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Charity funded initiative cuts risk of serious ill-health whilst significantly reducing CO2 emissions

A physical activity initiative to tackle sedentary lifestyles is proving successful in getting drivers to ditch their cars and walk or cycle instead. Now, the National Charity Partnership, a partnership between Diabetes UK, the British Heart Foundation (BHF) and Tesco, is encouraging more people to leave their cars at home and walk more often in order to halt or delay the onset of Type 2 diabetes and heart and circulatory disease.

Low physical activity is one of the top ten causes of disease and disability in England. Public Health England recommends that persuading inactive people (those doing less than 30 minutes of physical activity per week) to become more active could prevent one in ten cases of stroke and heart disease in the UK and one in six deaths from any cause [1].

The National Charity Partnership is funding a programme called Beat the Street to tackle sedentary lifestyles in six areas of the UK [2]. Since 2015, the initiative has helped improve the health of some of the UK’s most inactive communities. 

Around 150,000 people took part in the National Charity Partnership-funded Beat the Street initiative last year. Results show that all participants become more active throughout the seven-week initiative, with a 13 percent increase in the number of adult participants meeting the recommended 150 minutes of physical activity per week by the end of the ‘game’. Twelve months on, participants who were previously deemed ‘inactive’ before taking part in Beat the Street had more than doubled their weekly level of physical activity [3].

The project has been found not only to improve people’s physical activity levels, but to reduce CO2 emissions by hundreds of thousands of kilograms. Thanks to the partnership’s Beat the Street ‘games’, more than 736,000 kilograms of CO2 emissions were saved in six areas of the UK last year [4] - the equivalent of taking 144 cars off the road for one year.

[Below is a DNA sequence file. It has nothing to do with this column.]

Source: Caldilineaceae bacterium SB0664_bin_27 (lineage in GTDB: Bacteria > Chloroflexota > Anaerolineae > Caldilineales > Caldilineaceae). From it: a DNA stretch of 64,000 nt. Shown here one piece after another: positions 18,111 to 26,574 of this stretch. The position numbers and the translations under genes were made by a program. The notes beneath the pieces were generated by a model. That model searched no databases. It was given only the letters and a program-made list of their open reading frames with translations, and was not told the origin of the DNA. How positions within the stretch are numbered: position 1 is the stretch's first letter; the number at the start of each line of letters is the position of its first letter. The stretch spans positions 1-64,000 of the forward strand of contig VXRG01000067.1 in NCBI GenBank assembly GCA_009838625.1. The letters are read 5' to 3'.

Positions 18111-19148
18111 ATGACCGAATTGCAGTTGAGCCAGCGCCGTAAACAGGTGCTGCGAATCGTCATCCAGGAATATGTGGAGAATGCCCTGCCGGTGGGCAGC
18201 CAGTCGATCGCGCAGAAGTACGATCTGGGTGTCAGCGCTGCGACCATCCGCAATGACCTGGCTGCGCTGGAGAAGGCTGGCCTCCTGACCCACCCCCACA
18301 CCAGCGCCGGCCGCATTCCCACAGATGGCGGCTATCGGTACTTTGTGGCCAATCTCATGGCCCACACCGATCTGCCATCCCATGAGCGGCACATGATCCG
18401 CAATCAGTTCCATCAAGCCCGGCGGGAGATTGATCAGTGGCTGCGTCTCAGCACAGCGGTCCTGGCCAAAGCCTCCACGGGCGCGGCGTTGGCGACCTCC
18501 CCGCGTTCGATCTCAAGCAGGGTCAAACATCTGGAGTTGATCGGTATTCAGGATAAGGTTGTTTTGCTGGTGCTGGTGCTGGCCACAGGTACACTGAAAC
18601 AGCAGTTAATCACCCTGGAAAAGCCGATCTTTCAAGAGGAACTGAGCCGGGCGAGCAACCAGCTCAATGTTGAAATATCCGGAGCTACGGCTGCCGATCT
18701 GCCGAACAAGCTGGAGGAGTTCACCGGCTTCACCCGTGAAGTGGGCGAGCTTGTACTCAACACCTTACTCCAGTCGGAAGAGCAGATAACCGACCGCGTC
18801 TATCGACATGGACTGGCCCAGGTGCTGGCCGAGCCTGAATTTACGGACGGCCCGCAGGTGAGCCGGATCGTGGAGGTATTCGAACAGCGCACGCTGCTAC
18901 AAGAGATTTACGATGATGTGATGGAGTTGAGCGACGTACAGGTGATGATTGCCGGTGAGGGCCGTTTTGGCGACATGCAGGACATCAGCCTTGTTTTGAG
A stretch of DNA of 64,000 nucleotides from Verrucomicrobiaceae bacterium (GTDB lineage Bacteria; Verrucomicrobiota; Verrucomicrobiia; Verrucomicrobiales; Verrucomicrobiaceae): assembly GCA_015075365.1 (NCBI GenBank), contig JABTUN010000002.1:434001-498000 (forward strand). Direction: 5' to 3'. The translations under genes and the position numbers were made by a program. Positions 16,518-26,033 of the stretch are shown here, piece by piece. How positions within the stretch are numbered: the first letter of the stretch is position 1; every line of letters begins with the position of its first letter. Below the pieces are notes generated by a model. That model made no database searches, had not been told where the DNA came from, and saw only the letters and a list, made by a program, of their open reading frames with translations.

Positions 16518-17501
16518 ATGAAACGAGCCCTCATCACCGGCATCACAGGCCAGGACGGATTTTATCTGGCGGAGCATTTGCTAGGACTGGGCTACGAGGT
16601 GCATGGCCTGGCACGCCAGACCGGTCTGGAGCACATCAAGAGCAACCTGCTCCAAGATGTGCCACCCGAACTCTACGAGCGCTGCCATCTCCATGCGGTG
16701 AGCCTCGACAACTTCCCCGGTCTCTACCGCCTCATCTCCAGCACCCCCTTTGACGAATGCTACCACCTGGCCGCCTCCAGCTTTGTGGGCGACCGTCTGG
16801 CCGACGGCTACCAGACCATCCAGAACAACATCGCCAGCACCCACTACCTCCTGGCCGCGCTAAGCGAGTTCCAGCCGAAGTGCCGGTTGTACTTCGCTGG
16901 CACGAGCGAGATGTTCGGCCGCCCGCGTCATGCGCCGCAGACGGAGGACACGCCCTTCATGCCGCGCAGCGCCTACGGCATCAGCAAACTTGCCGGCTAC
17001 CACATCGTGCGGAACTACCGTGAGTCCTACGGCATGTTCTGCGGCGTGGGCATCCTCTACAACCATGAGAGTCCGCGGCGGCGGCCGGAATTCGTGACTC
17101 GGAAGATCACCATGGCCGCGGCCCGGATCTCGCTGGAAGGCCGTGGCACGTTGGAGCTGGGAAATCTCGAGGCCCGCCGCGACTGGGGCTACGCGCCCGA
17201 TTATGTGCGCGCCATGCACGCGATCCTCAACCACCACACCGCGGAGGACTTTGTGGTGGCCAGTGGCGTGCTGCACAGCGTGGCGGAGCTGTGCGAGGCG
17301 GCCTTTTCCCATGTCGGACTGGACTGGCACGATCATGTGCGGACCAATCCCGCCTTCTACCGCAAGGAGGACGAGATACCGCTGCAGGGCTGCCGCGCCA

Alex Davis, head of prevention for the National Charity Partnership, said: “Driving regularly can contribute to a sedentary lifestyle, which can increase your risk of Type 2 diabetes and heart and circulatory disease. What’s more, air pollution is associated with a number of other health problems, so ditching the car will be beneficial not only for your own health but for future generations too.”

Tesco colleagues this month are taking on a walking challenge of their own as Tesco continues its commitment to helping customers and colleagues live healthier lives by setting out on The Great Tesco Walk, a month-long trek between Land’s End and John O’Groats to raise funds for the National Charity Partnership.

The walk will see thousands of Tesco colleagues from across the country join together to walk in relay between 5 September and 5 October, with the aim of adding to the £21 million already raised since the partnership began in 2015, while increasing awareness of these two leading health charities. More information can be found at


Notes to editors:

1. Public Health England.

2. Beat the Street is a seven week initiative that turns towns into ‘interactive games’ and encourages communities to get walking and cycling. Beat the Street is run by Intelligent Health who installs 'beat boxes' in numerous places around the area. Participants tap these boxes with a card as they journey around their community to win points and prizes. The National Charity Partnership funds this initiative in the following areas: East London, Sandwell, Nottingham, Belfast, North Lanarkshire and Rhondda Cynon Taf in Wales.

3. Participants classed as ‘inactive’ were those who reported being active on zero to one days per week before taking part in Beat the Street. Of those participants, they had all increased their level of physical activity to three days a week one year after playing Beat the Street.

4.This calculation is based on a retrospective analysis involving 3,128 people who took part in the Beat the Street initiative across North Lanarkshire, Sandwell, Belfast, Nottingham, East London and Rhondda Cynon Taf in 2016. Respondents were asked how many times they chose to walk or cycle for journeys of at least 15 minutes instead of using their car during the seven week long Beat the Street ‘game’ in their area. It was then assumed that this behaviour continued for a further six months afterwards. CO2 emissions were calculated using the assumption that the average car uses 0.44 CO2 per 15 minutes.

5. Beat the Street is being funded by the National Charity Partnership as part of its Let’s Do This campaign. The campaign is working to help millions of people look after their bodies and reduce their risk of Type 2 diabetes and heart and circulatory disease by moving more and eating healthily. The National Charity Partnership funds a number of physical activity and healthy eating programmes and has an online 8 Week Challenge to help people make small, positive lifestyle changes.

6. For more information about Intelligent Health, the company behind Beat the Street, please visit